Rays trade Zobrist, Escobar to Oakland A's

Ben Zobrist is the Rays’ all-time leader in walks and doubles, and second in games played and hits.
Ben Zobrist is the Rays’ all-time leader in walks and doubles, and second in games played and hits.
Published Jan. 11, 2015

ST. PETERSBURG — The Rays continued their offseason overhaul Saturday by dealing away one of the most accomplished and versatile players in club history.

The Rays traded infielder/outfielder Ben Zobrist and shortstop Yunel Escobar to the A's for catcher/designated hitter John Jaso, two of Oakland's top prospects and cash considerations. Tampa Bay also formally announced the signing of free agent infielder Asdrubal Cabrera.

"These trades are difficult, but they're a necessary part of how we operate," said Matt Silverman, the Rays' president of baseball operations. "That doesn't take away the sting."

The Rays had to make a similar deal in 2006, when they traded veteran slugger Aubrey Huff to the Astros. In exchange for Huff, the Rays received a package that included Zobrist, a Double-A infielder who developed into a two-time All-Star capable of playing almost anywhere.

Zobrist is the first player on record to spend 200 games at second base, shortstop and rightfield. No switch-hitter has had more extra-base hits (236) over the past four seasons, and his 5.03 wins above replacement led the team last year. He leaves as the club's all-time leader in walks and doubles, and only Carl Crawford had more hits or played in more games in a Rays uniform.

But what made the 33-year-old Zobrist valuable to the Rays also made him attractive to other teams as he heads into the final year of his contract.

"In an ideal world, we don't choose to make these kinds of trades," Silverman said, "but we don't have the luxury to do that."

The Rays canceled out the loss of Zobrist's $7.5 million salary by signing Cabrera to a one-year deal worth the same amount. Silverman said Cabrera, a two-time All-Star with Cleveland, will be an everyday middle infielder, perhaps with Nick Franklin. But Silverman said the club might still look outside the organization at second base or shortstop.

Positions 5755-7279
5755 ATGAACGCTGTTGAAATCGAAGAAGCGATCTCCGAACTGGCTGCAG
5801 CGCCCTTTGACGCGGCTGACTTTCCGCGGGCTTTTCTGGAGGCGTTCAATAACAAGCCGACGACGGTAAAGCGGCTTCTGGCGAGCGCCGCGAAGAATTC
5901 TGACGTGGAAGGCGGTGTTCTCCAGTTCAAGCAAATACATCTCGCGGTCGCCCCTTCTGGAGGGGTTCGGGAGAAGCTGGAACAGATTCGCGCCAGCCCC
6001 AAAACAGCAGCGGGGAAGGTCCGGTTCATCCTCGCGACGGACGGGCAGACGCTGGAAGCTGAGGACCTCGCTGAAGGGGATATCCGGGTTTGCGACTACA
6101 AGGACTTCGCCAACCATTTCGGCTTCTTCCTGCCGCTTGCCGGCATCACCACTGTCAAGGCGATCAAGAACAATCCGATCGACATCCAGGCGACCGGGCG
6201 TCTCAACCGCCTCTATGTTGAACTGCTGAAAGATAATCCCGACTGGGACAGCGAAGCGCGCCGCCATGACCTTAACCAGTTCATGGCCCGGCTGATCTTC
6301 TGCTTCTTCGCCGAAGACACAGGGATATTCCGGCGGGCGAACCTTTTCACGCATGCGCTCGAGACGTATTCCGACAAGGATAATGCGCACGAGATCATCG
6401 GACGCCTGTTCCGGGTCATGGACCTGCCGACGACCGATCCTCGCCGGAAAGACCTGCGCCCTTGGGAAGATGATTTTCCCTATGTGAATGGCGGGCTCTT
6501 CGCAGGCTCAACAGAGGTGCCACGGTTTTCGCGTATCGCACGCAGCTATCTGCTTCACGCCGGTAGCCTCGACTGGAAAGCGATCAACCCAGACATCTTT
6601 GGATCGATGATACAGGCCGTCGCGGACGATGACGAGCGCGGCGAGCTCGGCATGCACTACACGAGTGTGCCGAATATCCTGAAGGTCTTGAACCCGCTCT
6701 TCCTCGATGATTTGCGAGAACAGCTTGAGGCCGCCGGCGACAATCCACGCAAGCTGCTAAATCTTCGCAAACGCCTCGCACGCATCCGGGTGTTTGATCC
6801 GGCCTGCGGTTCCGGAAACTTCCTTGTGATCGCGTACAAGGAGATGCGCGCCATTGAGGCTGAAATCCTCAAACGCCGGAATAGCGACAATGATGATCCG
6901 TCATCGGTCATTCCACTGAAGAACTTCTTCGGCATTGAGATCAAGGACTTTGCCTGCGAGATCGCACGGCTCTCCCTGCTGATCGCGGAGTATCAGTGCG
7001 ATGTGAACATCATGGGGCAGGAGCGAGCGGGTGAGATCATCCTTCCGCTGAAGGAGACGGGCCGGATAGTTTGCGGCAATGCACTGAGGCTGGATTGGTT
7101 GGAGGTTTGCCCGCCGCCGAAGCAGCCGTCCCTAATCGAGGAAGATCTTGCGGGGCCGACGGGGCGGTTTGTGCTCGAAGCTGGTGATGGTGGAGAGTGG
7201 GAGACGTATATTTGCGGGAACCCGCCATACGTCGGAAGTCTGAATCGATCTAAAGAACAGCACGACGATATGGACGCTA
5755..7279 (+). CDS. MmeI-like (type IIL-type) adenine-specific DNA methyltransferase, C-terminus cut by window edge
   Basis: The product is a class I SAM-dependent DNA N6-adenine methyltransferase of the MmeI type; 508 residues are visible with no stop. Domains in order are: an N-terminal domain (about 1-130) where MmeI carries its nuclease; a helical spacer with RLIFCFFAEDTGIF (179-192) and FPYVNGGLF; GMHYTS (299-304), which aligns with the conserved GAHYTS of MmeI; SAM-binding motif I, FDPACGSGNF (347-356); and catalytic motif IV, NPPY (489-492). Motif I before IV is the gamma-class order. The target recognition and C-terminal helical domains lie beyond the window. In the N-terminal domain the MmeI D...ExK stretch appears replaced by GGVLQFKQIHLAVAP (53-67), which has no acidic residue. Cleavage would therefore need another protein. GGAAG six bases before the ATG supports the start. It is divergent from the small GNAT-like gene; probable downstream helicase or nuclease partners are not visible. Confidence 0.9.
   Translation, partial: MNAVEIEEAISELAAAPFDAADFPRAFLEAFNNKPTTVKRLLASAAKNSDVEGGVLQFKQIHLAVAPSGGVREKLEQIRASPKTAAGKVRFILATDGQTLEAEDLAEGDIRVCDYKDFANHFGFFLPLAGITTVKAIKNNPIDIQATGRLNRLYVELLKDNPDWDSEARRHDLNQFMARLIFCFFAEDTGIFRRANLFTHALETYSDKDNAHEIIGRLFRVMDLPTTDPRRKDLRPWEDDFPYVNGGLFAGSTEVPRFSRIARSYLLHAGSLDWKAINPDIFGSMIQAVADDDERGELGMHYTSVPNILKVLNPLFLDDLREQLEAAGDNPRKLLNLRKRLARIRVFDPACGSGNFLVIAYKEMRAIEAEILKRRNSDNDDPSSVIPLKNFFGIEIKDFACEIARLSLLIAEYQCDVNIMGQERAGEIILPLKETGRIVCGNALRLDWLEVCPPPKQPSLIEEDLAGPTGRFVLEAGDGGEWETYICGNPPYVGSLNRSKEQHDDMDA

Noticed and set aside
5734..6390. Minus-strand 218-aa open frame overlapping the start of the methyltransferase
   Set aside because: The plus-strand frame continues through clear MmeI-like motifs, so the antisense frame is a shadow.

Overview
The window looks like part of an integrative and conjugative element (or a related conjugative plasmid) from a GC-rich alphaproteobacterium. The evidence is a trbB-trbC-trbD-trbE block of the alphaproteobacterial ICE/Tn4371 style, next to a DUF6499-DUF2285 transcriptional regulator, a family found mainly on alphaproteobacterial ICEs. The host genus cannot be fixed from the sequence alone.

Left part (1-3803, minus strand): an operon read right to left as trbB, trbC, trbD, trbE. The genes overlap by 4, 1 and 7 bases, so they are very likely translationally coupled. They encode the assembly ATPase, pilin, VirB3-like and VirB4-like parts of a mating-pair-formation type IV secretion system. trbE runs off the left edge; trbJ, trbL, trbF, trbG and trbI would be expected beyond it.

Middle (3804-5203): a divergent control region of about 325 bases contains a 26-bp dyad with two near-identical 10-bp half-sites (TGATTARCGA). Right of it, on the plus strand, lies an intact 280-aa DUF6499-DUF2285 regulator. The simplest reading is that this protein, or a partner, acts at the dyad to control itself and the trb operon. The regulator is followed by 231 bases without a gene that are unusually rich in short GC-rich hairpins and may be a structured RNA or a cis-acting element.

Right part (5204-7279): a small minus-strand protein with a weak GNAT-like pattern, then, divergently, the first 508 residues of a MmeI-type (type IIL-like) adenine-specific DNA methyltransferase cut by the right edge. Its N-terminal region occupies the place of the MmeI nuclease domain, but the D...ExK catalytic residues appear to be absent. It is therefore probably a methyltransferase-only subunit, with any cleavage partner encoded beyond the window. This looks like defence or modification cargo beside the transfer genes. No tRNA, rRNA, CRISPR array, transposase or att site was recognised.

The Rays will save about $13 million long term with the loss of Escobar, 32, who hit .258 last season and made 16 errors, seventh-most among shortstops.

By dealing the two veterans, Tampa Bay provided a homecoming to Jaso, a former Ray who still lives in St. Pete Beach.

"Coming back to the Rays, I'm super excited about it," Jaso said. "I'm stoked."

Jaso was drafted by the Rays in 2003 and made his major-league debut in 2008, the year the team advanced to the World Series. Jaso and Zobrist were the Rays' top two hitters during their 2010 playoff run.

Jaso played for Seattle in 2012 and spent the past two years in Oakland, where he batted .267 with 61 RBIs.

"He's the kind of offensive player our lineup has been missing against right-handed pitching," Silverman said.

Jaso has had concussion issues but worked with a specialist and said he has experienced no issues this offseason.

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The Rays viewed Jaso as a hitter first. He could spend time at catcher, but the team also plans to try him at first base — where he has played only once in the majors — and outfield, where he has never played as a pro.

"I'm ready to come to spring training and do whatever gets thrown at me," said Jaso, 31. "I kind of want to build my resume to be more of a versatile player, which I think I can do."

The deal also boosted the Rays' farm system with the additions of shortstop prospect Daniel Robertson and minor-league outfielder "Boog" Powell. has already named Robertson the Rays' top prospect — a position he previously held in Oakland. The 20-year-old is regarded as a solid hitter and batted .310 with Class-A Stockton last season. He had a .301 batting average and 12 RBIs in 20 games in the Arizona Fall League this offseason.

"He's the kind of prospect that is difficult to get your hands on," Silverman said. "He's the kind of guy we're willing to make a bet on and hope that he can make an impact on our organization for many years to come."

The speedy Powell was Oakland's No. 11 prospect thanks to a strong 2014 season, according to He was an All-Star in the Midwest League but was suspended for 50 games after testing positive for amphetamines. He turns 22 Wednesday.

Contact Matt Baker at Follow @MBakerTBTimes.